Fake alert messages can be effective. In September, researchers at North Carolina State University reported that computer users are highly likely to click on fake Windows error messages. In their study, nearly two-thirds of respondents clicked “OK” when presented with a phony Windows pop-up message.
The use of these fake messages is a growing problem on the Internet, said Katherine Tassi, Washington’s assistant attorney general, in an interview earlier this week.
Scammers are “getting more and more creative, and putting more and more effort into making them look like security messages,” she said.
The most prevalent scareware program in circulation today is software called Antivirus XP 2008, according to Alex Eckelberry, president of Sunbelt Software Inc.
Often installed on a PC without proper notification, the software bombards victims with fake security warnings, trying to convince them to buy worthless programs that sometimes even harm their PCs.
Scareware is “a huge moneymaker in the underground,” according to Stewart. “It carries little risk, because the crooks are not out and out stealing credit cards or bank-account details. So even if law enforcement finds out about them, they’re not going to be first on the list.”
The crooks also have a tenuous excuse, said Stewart, because his analysis of Antivirus XP showed that it did, in fact, detect a very small number of threats. “They have some plausible deniability,” he argued.
“They could just say they didn’t know that the program sucked so badly.”
Useless security programs like Antivirus XP rely on their near-constant blizzard of pop-up warnings — all faked — to irritate or worry users enough to pay for the software. Only after paying for the program, then registering it, do the pop-ups stop.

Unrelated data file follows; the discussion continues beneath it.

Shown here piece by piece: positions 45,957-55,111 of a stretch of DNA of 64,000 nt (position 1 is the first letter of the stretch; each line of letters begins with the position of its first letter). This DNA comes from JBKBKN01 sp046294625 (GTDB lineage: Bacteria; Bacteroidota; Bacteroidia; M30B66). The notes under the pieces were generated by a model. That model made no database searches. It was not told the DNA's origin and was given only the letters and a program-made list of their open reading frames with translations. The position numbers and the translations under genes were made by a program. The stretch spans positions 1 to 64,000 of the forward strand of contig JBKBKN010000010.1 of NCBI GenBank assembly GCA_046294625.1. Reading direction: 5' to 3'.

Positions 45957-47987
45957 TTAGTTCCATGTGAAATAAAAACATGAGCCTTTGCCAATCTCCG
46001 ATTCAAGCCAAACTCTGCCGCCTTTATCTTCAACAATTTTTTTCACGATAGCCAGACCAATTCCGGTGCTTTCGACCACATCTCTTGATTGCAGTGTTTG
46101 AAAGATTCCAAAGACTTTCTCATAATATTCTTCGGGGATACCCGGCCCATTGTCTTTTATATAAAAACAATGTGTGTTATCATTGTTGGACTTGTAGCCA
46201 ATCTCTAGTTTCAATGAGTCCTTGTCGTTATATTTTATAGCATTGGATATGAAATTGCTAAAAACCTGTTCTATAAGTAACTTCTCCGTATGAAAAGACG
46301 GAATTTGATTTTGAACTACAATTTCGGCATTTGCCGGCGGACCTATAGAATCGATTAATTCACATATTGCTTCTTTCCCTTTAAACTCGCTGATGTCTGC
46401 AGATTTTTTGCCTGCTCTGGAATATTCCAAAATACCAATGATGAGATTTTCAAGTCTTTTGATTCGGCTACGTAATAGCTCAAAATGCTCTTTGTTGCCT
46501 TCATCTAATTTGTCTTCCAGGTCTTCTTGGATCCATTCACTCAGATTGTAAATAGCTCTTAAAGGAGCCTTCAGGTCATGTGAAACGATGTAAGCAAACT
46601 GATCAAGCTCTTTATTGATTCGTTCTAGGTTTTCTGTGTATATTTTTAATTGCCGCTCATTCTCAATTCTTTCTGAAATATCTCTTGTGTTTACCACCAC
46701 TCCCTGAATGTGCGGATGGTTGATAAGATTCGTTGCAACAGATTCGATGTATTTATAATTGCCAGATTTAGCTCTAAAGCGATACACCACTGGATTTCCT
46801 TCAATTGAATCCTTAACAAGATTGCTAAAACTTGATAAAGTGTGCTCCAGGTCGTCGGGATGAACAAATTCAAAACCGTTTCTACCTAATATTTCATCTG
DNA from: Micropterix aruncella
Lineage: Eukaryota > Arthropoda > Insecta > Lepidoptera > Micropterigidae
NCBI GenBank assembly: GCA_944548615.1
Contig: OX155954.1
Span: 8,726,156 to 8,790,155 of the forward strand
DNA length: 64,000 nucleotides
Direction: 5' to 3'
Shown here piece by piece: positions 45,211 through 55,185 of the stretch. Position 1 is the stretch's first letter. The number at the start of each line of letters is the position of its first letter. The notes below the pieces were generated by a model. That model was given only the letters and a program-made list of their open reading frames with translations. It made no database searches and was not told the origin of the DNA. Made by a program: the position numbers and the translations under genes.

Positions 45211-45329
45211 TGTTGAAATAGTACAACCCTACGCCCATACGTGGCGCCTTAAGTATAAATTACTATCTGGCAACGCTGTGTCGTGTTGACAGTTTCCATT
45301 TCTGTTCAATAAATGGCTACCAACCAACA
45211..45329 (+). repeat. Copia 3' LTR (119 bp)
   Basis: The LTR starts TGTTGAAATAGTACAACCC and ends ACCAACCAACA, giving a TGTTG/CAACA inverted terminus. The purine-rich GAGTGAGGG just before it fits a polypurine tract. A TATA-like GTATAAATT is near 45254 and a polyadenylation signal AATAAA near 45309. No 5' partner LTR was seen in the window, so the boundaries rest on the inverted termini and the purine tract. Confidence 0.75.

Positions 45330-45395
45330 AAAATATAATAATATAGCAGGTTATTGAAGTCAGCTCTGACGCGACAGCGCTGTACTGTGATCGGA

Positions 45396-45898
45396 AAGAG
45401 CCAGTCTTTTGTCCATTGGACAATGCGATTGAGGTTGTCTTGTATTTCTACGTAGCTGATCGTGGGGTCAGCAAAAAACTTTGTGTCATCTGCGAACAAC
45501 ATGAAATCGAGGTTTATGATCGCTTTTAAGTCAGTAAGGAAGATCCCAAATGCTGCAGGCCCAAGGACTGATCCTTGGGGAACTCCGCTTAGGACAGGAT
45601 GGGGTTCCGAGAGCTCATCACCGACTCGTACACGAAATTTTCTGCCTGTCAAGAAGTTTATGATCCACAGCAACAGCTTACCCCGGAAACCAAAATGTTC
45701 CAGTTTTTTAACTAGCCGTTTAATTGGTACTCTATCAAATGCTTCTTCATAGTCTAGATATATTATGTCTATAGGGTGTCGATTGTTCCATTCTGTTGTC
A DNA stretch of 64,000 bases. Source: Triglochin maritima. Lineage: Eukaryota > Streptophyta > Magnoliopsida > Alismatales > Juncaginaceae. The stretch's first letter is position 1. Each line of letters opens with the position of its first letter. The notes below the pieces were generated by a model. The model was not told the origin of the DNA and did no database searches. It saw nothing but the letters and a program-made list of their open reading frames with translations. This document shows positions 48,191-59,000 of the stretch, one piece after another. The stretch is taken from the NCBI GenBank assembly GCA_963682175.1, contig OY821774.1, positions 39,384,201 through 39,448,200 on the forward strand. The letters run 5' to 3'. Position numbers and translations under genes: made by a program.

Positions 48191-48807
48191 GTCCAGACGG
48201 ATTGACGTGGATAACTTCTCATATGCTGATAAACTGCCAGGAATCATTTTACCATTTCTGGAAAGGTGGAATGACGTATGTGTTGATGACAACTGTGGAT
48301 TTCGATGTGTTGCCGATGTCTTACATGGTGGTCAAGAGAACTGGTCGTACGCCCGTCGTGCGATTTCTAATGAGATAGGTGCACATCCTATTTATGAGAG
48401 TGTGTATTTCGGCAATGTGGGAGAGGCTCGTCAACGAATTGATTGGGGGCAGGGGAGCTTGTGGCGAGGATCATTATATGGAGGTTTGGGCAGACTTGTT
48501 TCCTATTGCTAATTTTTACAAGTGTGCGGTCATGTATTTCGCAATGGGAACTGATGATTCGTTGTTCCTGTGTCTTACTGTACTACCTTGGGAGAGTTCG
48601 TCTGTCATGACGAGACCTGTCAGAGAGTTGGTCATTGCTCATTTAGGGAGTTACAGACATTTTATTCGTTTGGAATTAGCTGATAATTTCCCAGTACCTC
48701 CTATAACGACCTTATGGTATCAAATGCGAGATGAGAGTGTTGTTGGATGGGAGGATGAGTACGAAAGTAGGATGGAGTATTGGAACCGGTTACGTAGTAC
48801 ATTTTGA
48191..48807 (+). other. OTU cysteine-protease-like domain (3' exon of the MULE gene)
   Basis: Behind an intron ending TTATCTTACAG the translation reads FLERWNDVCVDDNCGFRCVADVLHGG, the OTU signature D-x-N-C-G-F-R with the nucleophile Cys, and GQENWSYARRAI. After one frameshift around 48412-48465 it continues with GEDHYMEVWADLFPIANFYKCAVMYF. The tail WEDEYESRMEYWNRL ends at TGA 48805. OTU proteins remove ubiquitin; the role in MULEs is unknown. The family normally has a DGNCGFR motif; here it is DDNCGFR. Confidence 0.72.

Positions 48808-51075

The brazenness of the criminals’ claims are astounding: On a PC running a pristine, just-installed copy of Windows, Stewart said that Antivirus XP “found” and “disinfected” more then 300 nonexistent threats.
But while affiliates can make serious amounts of money, Stewart speculated that Bakasoftware’s operator might be making even more. And not by just taking his cut of the money coming in.
“We think that Bakasoftware might just serve as a way to launder money,” Stewart said, adding that there’s some evidence that stolen credit cards are used by at least one affiliate member to pay for downloaded and installed copies of Antivirus XP.
Even though the bulk of those payments are denied by the credit card companies, enough get through to launder significant sums. “From what we can tell, it looks like [Bakasoftware] may be doing this themselves,” said Stewart, “and hiding a smaller volume of fraudulent money in the larger volume of legitimate credit card payments users are making for the software.”
The Bakasoftware operation continues, Stewart said. “I don’t think they’ve noticed our investigation,” he said. But stopping even one affiliate program, much less the scores that are active, is nearly impossible.
“The best way to make money as a criminal is to set up an affiliate program of some kind, then get someone else to do the dirty work,” said Stewart. “They don’t even need to work hard at it [to make plenty of money].”